Volume of sphere

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  • #1
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Homework Statement



Use the theorem of pappus to find the volume of the given solid
A sphere of radius r

Homework Equations



V = 2∏xA



The Attempt at a Solution



V = 2∏(4r/3∏)(4∏r^2) = (16/3)∏r^3

So something is wrong I should end up with (4/3)∏r^3 no?
 

Answers and Replies

  • #2
Dick
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Homework Statement



Use the theorem of pappus to find the volume of the given solid
A sphere of radius r

Homework Equations



V = 2∏xA



The Attempt at a Solution



V = 2∏(4r/3∏)(4∏r^2) = (16/3)∏r^3

So something is wrong I should end up with (4/3)∏r^3 no?

I don't think this makes any sense at all, which may be why you got the wrong answer. Which theorem of Pappus are you using? What surface are you revolving to get the sphere, and where is it's centroid?
 
  • #3
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I used the surface area of a sphere. 4PIr^2 and then the (4r/3)PI is centroid of semi circle from the example they told me to use in my book.

Should I use a circle ? V = 2PI(4r/3PI)(PIr^2) still doesn't make sense though.
 
  • #4
SteamKing
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What's the area of a semicircle of radius R?
 
  • #5
Dick
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I used the surface area of a sphere. 4PIr^2 and then the (4r/3)PI is centroid of semi circle from the example they told me to use in my book.

Should I use a circle ? V = 2PI(4r/3PI)(PIr^2) still doesn't make sense though.

No, still doesn't. You still haven't stated coherently what you are doing. What theorem of Pappus and what are the parts?
 
  • #6
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Theorem of Pappus


Let R be a plane region that lies entirely on one side of a line l in the plane. If R is rotated about l, then the volume of the resulting solid is the product of the area A of R and the distance d travled by the centroid of R.

Question: Use the theorem of Pappus to find the Volume of the given solid.

44.) A sphere of radius r (use example 4)

Example 4 is Find the center of mass of a semicircular plate of radius r.

The result is: The center of mass is located at the point 90, 4r/(3PI))


OK so the question I'm owrking in is in bold.

Can you help me now is this enough information? Should I not end up with the volume of a sphere V = (4/3)∏r^3 ???
 
  • #7
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What are you using for the area of the semicircle?
The plane you are rotating is a semicircle, so you need to use its area (the area of a semicircle).
 
  • #8
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Should I use (1/2)PIr^2 ?
 
  • #9
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Yes :) That would be the area of a semicircle, and should give you the right result.
 
  • #10
SteamKing
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If jbreezy would check his work and the suggestions in posts #4 and #7, the answer would fall out immediately.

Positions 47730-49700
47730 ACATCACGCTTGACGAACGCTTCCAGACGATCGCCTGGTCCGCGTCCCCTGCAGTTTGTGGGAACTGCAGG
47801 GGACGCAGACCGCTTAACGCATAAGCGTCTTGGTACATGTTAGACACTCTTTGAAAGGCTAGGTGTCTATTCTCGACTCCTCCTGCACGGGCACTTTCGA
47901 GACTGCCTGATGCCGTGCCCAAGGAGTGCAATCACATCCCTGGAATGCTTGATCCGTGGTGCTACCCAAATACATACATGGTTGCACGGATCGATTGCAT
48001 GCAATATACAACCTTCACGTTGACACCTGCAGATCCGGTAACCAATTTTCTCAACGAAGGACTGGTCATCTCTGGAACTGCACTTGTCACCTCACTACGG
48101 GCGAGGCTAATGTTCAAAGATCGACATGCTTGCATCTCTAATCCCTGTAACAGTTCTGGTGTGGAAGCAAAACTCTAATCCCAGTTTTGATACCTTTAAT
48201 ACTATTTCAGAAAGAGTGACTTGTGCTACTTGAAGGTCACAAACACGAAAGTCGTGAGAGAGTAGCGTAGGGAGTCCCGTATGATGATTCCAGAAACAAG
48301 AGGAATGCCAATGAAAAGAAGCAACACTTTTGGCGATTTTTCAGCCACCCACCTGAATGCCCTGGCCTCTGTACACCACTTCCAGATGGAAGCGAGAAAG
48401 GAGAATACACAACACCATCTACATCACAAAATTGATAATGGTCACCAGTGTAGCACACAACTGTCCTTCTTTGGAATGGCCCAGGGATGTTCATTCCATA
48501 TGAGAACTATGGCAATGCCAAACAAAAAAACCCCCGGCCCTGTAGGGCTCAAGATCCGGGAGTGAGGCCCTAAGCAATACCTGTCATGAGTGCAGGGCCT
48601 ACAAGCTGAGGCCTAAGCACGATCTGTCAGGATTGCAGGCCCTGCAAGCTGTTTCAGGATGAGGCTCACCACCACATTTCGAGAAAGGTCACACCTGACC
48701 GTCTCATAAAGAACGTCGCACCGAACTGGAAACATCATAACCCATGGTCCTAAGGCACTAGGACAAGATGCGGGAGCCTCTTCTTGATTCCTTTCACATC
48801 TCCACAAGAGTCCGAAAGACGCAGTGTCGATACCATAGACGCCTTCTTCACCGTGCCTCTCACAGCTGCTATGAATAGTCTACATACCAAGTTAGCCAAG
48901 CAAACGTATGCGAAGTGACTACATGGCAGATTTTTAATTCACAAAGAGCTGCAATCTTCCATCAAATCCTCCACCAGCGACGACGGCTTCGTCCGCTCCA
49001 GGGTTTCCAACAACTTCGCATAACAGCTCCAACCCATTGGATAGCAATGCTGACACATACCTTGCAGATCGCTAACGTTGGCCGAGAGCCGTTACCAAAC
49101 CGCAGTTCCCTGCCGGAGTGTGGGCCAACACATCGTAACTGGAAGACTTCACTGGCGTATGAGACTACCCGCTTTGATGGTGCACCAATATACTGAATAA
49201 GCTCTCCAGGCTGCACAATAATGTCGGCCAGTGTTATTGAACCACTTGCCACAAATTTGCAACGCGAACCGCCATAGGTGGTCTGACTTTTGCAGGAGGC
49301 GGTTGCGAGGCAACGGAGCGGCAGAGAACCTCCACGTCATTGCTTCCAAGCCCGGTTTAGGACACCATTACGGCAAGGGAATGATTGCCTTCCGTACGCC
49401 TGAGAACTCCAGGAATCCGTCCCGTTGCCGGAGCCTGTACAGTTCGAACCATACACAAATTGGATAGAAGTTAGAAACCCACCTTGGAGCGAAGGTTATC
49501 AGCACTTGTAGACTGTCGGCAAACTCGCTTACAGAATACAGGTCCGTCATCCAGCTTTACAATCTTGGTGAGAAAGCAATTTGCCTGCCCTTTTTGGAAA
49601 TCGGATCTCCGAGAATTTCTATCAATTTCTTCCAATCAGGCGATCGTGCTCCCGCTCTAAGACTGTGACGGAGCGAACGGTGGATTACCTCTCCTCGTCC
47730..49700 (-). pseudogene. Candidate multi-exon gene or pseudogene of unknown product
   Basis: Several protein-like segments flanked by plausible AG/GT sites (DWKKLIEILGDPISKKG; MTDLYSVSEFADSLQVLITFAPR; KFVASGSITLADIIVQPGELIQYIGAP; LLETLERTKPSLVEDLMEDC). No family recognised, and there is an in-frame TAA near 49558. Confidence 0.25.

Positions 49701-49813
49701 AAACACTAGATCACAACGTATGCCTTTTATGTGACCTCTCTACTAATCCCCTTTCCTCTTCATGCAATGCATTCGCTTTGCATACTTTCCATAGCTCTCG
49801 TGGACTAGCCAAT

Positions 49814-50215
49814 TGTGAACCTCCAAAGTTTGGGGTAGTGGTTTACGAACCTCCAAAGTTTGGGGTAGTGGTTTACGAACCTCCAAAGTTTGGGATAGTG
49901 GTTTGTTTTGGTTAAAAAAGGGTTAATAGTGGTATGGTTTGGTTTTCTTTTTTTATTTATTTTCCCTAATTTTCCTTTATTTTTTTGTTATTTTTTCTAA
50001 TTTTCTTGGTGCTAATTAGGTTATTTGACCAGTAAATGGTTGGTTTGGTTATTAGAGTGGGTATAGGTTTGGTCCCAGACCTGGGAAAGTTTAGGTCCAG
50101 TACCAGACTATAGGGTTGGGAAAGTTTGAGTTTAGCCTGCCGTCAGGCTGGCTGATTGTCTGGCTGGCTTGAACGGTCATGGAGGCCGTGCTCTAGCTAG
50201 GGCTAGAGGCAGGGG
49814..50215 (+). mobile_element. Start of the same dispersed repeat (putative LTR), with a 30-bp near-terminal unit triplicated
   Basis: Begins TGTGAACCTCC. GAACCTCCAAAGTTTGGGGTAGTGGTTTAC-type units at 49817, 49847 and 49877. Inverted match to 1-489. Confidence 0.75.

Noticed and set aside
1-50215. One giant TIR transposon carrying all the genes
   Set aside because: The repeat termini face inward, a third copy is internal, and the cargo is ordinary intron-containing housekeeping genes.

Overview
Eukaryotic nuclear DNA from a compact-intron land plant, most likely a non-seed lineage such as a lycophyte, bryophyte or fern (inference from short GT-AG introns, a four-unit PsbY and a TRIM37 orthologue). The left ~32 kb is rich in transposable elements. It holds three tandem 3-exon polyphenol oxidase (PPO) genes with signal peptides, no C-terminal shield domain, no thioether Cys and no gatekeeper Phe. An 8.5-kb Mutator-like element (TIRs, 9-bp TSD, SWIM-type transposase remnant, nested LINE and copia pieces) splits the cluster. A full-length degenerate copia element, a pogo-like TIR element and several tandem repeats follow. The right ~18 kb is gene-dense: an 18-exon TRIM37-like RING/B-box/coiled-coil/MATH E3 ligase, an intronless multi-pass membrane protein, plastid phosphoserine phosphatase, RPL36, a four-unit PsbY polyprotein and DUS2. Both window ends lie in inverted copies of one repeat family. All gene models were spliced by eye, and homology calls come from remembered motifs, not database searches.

• #11
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I'm sorry this doesn't make any sense to me. So I have the area of the semi circle that is A in the equation
V = 2PIxA where x is the distance travled by the centroid? So I would have V = 2PI(PIr^2)((1/2)PIr^2 )
I used PIr^2 for x.
 
  • #12
Dick
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I'm sorry this doesn't make any sense to me. So I have the area of the semi circle that is A in the equation
V = 2PIxA where x is the distance travled by the centroid? So I would have V = 2PI(PIr^2)((1/2)PIr^2 )
I used PIr^2 for x.

You are garbling the theorem. The theorem says V=Ad, where d is the distance travelled by the centroid. Since the centroid travels in a circle if the radius of that circle is x then the distance d=2*pi*x. So x is the RADIUS of the circle the centroid makes, not the distance travelled by the centroid. So what is x?
 
  • #13
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You are garbling the theorem. The theorem says V=Ad, where d is the distance travelled by the centroid. Since the centroid travels in a circle if the radius of that circle is x then the distance d=2*pi*x. So x is the RADIUS of the circle the centroid makes, not the distance travelled by the centroid. So what is x?

I'm not garbling anything. I'm giving you the exact words from my book they are the ones who write this trash.

I did this

V = Ad = 2PI(4r/3PI)(PIr^2/2)

A = (PIr^2/2)
d = 2PI((4r/3PI))
Is this right?
 
  • #14
Dick
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I'm not garbling anything. I'm giving you the exact words from my book they are the ones who write this trash.

I did this

V = Ad = 2PI(4r/3PI)(PIr^2/2)

A = (PIr^2/2)
d = 2PI((4r/3PI))
Is this right?

Yes, but you should write the centroid radius more carefully to make it clear the pi is in the denominator. It's 4r/(3pi). Doesn't V come out to be what you expect?
 
Last edited:

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